She Said That She Was Hungrier Than I Was Brilliant
Starting in on the final push to get the show up and running as our Friday opening approaches - and a lousy head-cold that settled in late last week isn't helping my disposition any.
For those of you not privvy to the arcanic process whereby live theatre is created, this is the time when, for the director all your hard work with the cast; shaping the production, developing characters, creating interesting and dynamic visual images, etc., all gets thrown out the window, as you begin to integrate all the various technical aspects of the show: lights, sound, scenery, costumes, et al, into the process. And as is always the case, you feel like, having just made significant leaps forward with the actors, suddenly you're being dragged backwards by the glacial pace of incorporating all these new elements, which ironically occurs within just a few days time before it's all put in front of an audience for the first time.
None of this is new to me of course, as it's simply a fact of life at this point in the rehearsal process, and I have complete confidence in the team of (mostly) youngsters assembled by the theatre's production manager, but it's still pretty nerve-wracking (as presumably my very extended nightmare last night of being on an airplane that crashed repeatedly - in typical "Twilight Zone" style - would seem to bear out) until these final pieces of the puzzle all fall properly into place. After all, it's my name up there on the "directed by" line, and for better or worse, I'm the one who will garner the praise (along with the actors) if things go well, or alternately be ripped to shreds if any aspect of the production appears underdone or misconceived; them's the breaks of the game, as they say. Besides, for the most part they're all just following my lead, giving back to me what I've asked from them, and ultimately, it IS my responsibility to bring all the disparate threads together into a cohesive whole. So, a certain level of anxiety is to be expected.
All that being said, it really has been a pleasure working both with a group of long-time friends, as well as a whole bunch of new folks, all of whom have held, and I have no doubt will continue to hold up their end of things marvelously. It's been a great experience, particularly after the complete debacle of my last major directing effort several years ago - which does not warrent retelling, believe me - after which, let's just say I was rather soured on the whole process for quite some time. I feel completely different this time around, as the theatre has done a truly phenomenal job of providing me with the logistical and support structure I needed to be able to do MY part of the job with a minimum of distraction, nearly zero interpersonal conflict, and certainly without being put in the position of having to take on so many additional responsibilities, as unfortunately occurred on my last major directorial outing.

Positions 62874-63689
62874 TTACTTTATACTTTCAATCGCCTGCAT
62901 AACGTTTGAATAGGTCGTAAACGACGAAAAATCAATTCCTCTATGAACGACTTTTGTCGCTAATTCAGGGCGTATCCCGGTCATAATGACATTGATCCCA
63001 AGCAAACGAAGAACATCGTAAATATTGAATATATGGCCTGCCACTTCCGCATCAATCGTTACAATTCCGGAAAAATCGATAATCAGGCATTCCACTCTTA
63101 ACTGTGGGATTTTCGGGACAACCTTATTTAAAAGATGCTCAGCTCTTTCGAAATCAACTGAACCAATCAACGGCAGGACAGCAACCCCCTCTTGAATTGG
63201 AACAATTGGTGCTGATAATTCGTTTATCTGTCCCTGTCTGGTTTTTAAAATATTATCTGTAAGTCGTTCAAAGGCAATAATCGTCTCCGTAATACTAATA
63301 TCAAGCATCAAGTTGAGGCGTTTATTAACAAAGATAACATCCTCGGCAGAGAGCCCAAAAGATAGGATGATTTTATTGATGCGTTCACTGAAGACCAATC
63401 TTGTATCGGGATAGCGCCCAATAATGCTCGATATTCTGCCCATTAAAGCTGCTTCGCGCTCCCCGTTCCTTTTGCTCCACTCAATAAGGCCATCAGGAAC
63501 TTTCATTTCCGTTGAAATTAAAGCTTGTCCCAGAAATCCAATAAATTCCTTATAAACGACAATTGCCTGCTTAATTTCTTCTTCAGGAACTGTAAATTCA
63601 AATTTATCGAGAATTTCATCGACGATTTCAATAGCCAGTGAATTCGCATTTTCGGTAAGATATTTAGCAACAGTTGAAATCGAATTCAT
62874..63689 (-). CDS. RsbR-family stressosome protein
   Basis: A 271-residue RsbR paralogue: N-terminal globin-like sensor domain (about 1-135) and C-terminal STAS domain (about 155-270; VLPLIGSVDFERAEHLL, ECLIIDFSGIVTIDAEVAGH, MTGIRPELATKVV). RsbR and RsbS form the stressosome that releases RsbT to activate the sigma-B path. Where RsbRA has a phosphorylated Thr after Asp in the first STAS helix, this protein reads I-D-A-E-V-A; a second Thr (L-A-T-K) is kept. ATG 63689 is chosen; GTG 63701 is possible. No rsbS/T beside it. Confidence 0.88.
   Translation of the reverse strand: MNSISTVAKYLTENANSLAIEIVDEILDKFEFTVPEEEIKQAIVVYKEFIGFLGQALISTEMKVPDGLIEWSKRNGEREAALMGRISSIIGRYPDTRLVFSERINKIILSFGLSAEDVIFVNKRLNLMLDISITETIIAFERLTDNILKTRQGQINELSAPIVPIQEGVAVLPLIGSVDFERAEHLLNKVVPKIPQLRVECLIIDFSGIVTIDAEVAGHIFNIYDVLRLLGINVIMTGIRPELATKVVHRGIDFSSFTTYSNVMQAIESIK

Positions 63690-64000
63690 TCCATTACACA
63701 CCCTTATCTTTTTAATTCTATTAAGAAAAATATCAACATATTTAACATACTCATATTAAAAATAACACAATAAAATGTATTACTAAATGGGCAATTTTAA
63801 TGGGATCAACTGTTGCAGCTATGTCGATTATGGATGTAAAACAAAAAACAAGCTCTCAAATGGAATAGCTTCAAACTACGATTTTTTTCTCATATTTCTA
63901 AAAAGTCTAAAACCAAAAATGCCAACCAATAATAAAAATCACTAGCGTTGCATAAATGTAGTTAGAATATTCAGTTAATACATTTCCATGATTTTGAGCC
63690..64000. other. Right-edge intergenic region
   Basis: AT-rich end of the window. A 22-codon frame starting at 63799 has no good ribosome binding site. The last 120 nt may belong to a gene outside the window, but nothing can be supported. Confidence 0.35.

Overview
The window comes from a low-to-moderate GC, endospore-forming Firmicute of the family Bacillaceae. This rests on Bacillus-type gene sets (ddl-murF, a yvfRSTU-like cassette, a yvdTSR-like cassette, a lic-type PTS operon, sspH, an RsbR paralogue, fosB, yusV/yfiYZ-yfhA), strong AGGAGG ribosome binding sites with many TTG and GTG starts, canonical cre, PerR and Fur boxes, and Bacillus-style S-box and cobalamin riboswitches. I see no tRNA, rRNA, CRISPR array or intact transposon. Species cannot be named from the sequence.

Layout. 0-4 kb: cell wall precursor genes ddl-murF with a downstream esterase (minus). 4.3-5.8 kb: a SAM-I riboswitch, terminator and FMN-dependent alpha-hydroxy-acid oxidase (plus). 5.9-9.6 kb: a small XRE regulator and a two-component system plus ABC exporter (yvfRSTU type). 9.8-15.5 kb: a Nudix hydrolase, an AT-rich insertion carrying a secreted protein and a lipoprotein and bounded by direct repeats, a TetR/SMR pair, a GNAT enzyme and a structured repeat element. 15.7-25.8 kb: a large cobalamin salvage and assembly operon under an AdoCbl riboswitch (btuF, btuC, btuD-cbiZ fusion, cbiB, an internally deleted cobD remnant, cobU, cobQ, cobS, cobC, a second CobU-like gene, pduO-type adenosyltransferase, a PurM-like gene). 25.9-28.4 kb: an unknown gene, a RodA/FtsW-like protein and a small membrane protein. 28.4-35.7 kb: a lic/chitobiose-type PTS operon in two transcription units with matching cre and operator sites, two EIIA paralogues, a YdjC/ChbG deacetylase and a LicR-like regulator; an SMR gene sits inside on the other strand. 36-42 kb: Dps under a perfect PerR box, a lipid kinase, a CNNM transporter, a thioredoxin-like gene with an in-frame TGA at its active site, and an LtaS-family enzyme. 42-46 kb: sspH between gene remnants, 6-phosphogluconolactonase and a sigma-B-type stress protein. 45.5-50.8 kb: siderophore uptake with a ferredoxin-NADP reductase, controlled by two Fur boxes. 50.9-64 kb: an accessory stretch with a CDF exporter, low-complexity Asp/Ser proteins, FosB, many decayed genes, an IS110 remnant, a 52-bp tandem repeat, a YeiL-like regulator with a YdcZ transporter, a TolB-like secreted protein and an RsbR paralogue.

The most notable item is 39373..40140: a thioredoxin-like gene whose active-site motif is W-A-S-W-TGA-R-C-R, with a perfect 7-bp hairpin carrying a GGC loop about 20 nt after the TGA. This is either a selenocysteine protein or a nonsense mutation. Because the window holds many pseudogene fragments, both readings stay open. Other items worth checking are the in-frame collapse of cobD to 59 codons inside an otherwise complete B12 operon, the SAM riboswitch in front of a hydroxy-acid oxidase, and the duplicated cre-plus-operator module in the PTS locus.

So, by Friday it'll be up in front of a paying audience; presumably a critic or two might even deign to say a few words about it, and basically the "baby" will be taken out of my hands and given to the cast and stage manager to continue to nurture until closing night. That's always the hard part for a director, I would imagine no matter how many times they go through the process, that giving up of this thing you've worked so hard on for so long, in such intense collaboration with all these other individuals who collectively have infused it with their own creative and artistic energies. And suddenly, it doesn't belong to you anymore, and you just have to walk away from it, hopefully with pride in the fact that you've given this living thing all the skills it needs to thrive and grow over the course of its limited lifespan.
But, I'm not quite there yet, and in the meantime, there's still a great deal left to be done between now and Friday.
Labels: Theater Schmeater, Theatre, Twilight Zone
on 10:22 AM